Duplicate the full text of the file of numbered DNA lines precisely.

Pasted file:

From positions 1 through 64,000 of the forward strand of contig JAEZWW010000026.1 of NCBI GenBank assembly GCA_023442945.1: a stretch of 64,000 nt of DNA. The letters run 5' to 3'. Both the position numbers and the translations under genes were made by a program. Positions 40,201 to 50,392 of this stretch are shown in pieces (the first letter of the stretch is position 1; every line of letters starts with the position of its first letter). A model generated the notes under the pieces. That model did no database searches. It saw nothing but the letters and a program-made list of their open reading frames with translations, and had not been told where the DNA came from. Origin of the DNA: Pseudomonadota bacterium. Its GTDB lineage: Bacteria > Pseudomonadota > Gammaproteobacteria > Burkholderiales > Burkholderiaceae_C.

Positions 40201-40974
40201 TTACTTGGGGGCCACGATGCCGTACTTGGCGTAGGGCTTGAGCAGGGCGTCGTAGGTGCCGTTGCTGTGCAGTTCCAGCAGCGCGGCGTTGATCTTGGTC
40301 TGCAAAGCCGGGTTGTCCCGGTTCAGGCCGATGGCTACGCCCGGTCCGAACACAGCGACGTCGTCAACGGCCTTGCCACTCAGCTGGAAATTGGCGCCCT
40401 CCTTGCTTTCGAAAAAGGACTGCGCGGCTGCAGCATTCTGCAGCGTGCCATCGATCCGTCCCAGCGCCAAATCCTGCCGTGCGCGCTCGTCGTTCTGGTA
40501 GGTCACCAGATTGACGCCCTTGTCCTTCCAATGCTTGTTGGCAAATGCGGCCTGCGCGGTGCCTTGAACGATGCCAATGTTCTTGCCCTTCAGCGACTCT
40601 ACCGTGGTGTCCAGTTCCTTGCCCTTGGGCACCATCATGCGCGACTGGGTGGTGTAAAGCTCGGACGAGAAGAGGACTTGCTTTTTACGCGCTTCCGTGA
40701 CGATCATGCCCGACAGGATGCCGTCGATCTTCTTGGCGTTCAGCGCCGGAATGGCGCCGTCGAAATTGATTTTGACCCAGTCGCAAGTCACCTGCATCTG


From positions 1 through 64,000 of the forward strand of contig JAEZWW010000026.1 of NCBI GenBank assembly GCA_023442945.1: a stretch of 64,000 nt of DNA. The letters run 5' to 3'. Both the position numbers and the translations under genes were made by a program. Positions 40,201 to 50,392 of this stretch are shown in pieces (the first letter of the stretch is position 1; every line of letters starts with the position of its first letter). A model generated the notes under the pieces. That model did no database searches. It saw nothing but the letters and a program-made list of their open reading frames with translations, and had not been told where the DNA came from. Origin of the DNA: Pseudomonadota bacterium. Its GTDB lineage: Bacteria > Pseudomonadota > Gammaproteobacteria > Burkholderiales > Burkholderiaceae_C.

Positions 40201-40974
40201 TTACTTGGGGGCCACGATGCCGTACTTGGCGTAGGGCTTGAGCAGGGCGTCGTAGGTGCCGTTGCTGTGCAGTTCCAGCAGCGCGGCGTTGATCTTGGTC
40301 TGCAAAGCCGGGTTGTCCCGGTTCAGGCCGATGGCTACGCCCGGTCCGAACACAGCGACGTCGTCAACGGCCTTGCCACTCAGCTGGAAATTGGCGCCCT
40401 CCTTGCTTTCGAAAAAGGACTGCGCGGCTGCAGCATTCTGCAGCGTGCCATCGATCCGTCCCAGCGCCAAATCCTGCCGTGCGCGCTCGTCGTTCTGGTA
40501 GGTCACCAGATTGACGCCCTTGTCCTTCCAATGCTTGTTGGCAAATGCGGCCTGCGCGGTGCCTTGAACGATGCCAATGTTCTTGCCCTTCAGCGACTCT
40601 ACCGTGGTGTCCAGTTCCTTGCCCTTGGGCACCATCATGCGCGACTGGGTGGTGTAAAGCTCGGACGAGAAGAGGACTTGCTTTTTACGCGCTTCCGTGA
40701 CGATCATGCCCGACAGGATGCCGTCGATCTTCTTGGCGTTCAGCGCCGGAATGGCGCCGTCGAAATTGATTTTGACCCAGTCGCAAGTCACCTGCATCTG